Journal of Radiation Research 05/2013; 54(6). DOI:10.1093/jrr/rrt048 · 1.69 Impact Factor
  • Source
    [Show abstract] [Hide abstract]
    ABSTRACT: The purpose of this study was to elucidate the role of alpha-tocopherol succinate (TS)- and AMD3100-mobilized progenitors in mitigating combined injury associated with acute radiation exposure in combination with secondary physical wounding. CD2F1 mice were exposed to high doses of cobalt-60 gamma-radiation and then transfused intravenously with 5 million peripheral blood mononuclear cells (PBMCs) from TS- and AMD3100-injected mice after irradiation. Within 1 h after irradiation, mice were exposed to secondary wounding. Mice were observed for 30 d after irradiation and cytokine analysis was conducted by multiplex Luminex assay at various time-points after irradiation and wounding. Our results initially demonstrated that transfusion of TS-mobilized progenitors from normal mice enhanced survival of acutely irradiated mice exposed 24 h prior to transfusion to supralethal doses (11.5-12.5 Gy) of (60)Co gamma-radiation. Subsequently, comparable transfusions of TS-mobilized progenitors were shown to significantly mitigate severe combined injuries in acutely irradiated mice. TS administered 24 h before irradiation was able to protect mice against combined injury as well. Cytokine results demonstrated that wounding modulates irradiation-induced cytokines. This study further supports the conclusion that the infusion of TS-mobilized progenitor-containing PBMCs acts as a bridging therapy in radiation-combined-injury mice. We suggest that this novel bridging therapeutic approach involving the infusion of TS-mobilized hematopoietic progenitors following acute radiation exposure or combined injury might be applicable to humans.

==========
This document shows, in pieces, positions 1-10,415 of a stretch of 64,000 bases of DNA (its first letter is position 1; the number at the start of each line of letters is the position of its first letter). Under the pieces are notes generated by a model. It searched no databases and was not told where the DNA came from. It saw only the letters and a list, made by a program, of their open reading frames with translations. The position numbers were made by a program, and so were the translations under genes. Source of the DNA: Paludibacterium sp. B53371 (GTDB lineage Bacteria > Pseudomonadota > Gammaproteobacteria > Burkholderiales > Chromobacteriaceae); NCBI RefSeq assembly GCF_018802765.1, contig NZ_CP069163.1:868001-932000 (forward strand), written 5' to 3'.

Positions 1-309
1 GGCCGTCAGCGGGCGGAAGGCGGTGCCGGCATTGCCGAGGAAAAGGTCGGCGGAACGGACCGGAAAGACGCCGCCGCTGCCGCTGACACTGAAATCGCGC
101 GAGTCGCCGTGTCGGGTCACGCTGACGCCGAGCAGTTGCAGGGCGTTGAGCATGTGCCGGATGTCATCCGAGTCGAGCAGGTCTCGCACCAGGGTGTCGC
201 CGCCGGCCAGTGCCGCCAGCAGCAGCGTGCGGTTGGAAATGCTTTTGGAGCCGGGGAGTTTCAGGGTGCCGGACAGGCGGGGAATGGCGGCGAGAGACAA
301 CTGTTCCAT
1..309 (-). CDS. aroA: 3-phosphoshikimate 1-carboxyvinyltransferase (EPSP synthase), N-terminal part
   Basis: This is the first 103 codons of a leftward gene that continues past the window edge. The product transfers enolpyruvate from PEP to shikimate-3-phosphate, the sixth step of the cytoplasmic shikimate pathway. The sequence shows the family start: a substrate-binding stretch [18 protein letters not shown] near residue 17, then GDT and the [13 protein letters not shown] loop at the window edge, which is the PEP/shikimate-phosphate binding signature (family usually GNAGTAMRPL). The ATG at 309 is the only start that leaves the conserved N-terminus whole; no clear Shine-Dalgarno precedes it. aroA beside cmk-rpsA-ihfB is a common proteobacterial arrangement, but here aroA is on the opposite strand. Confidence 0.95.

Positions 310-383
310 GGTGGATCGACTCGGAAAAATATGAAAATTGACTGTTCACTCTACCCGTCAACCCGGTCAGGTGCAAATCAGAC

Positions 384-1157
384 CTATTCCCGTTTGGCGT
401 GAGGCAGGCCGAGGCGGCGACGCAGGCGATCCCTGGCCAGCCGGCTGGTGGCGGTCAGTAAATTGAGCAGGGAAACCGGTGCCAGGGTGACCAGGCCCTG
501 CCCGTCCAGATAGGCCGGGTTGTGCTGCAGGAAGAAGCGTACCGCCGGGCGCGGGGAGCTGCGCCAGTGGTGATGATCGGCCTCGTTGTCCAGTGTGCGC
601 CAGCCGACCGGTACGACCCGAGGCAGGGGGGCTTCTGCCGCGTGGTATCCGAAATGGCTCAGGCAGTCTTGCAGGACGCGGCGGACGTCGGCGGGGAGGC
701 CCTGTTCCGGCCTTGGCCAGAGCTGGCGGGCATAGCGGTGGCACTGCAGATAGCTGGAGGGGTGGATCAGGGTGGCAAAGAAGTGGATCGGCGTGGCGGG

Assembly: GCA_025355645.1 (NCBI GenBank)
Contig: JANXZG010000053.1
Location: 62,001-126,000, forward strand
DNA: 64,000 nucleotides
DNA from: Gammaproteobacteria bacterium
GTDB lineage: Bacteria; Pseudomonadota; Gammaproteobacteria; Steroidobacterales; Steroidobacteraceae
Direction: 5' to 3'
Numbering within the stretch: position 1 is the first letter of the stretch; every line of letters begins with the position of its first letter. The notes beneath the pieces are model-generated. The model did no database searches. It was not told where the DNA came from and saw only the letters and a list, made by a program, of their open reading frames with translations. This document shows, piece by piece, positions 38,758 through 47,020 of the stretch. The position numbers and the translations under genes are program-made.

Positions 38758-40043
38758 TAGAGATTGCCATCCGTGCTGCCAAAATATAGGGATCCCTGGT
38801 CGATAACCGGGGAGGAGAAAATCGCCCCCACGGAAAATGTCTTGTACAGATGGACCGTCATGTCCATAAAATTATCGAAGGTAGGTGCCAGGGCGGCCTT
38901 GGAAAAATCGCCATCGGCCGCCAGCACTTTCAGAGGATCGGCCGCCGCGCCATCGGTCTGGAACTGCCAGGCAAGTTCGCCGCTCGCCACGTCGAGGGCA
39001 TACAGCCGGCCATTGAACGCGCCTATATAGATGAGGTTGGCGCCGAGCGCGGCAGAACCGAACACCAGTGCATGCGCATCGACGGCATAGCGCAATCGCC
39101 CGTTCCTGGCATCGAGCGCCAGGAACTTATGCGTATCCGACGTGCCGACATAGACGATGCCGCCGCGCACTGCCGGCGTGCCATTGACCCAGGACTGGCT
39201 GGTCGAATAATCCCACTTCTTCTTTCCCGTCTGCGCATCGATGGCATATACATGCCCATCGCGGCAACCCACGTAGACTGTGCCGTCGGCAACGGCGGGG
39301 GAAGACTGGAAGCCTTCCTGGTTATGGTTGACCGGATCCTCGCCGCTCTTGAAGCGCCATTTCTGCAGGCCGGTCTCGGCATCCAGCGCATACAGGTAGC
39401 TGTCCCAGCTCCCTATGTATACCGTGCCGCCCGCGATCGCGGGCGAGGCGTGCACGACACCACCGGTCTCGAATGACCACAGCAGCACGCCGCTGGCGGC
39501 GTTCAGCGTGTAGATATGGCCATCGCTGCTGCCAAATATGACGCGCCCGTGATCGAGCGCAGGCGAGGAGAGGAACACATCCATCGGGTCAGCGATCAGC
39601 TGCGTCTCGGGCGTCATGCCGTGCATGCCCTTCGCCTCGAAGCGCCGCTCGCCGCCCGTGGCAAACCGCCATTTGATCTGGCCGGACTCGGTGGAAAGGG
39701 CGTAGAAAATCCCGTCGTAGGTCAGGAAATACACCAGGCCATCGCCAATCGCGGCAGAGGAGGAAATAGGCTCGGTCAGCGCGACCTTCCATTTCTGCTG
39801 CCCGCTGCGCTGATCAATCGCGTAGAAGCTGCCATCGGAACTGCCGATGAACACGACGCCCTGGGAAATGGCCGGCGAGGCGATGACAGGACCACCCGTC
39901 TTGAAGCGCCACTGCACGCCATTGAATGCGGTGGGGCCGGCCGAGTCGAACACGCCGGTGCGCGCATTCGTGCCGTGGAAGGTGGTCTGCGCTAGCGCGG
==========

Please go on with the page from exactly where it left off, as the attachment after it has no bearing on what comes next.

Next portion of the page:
Journal of Radiation Research 06/2013; 55(1). DOI:10.1093/jrr/rrt088 · 1.69 Impact Factor
  • Source
    [Show abstract] [Hide abstract]
    ABSTRACT: Radioprotectors are compounds that protect against radiation injury when given prior to radiation exposure. Mitigators can protect against radiation injury when given after exposure but before symptoms appear. Radioprotectors and mitigators can potentially improve the outcomes of radiotherapy for cancer treatment by allowing higher doses of radiation and/or reduced damage to normal tissues. Such compounds can also potentially counteract the effects of accidental exposure to radiation or deliberate exposure (e.g., nuclear reactor meltdown, dirty bomb, or nuclear bomb explosion); hence they are called radiation countermeasures. Here, we will review the general principles of radiation injury and protection and describe selected examples of radioprotectors/mitigators ranging from small-molecules to proteins to cell-based treatments. We will emphasize agents that are in more advanced stages of development.
    Frontiers in Oncology 01/2014; 4:381. DOI:10.3389/fonc.2014.00381
Show more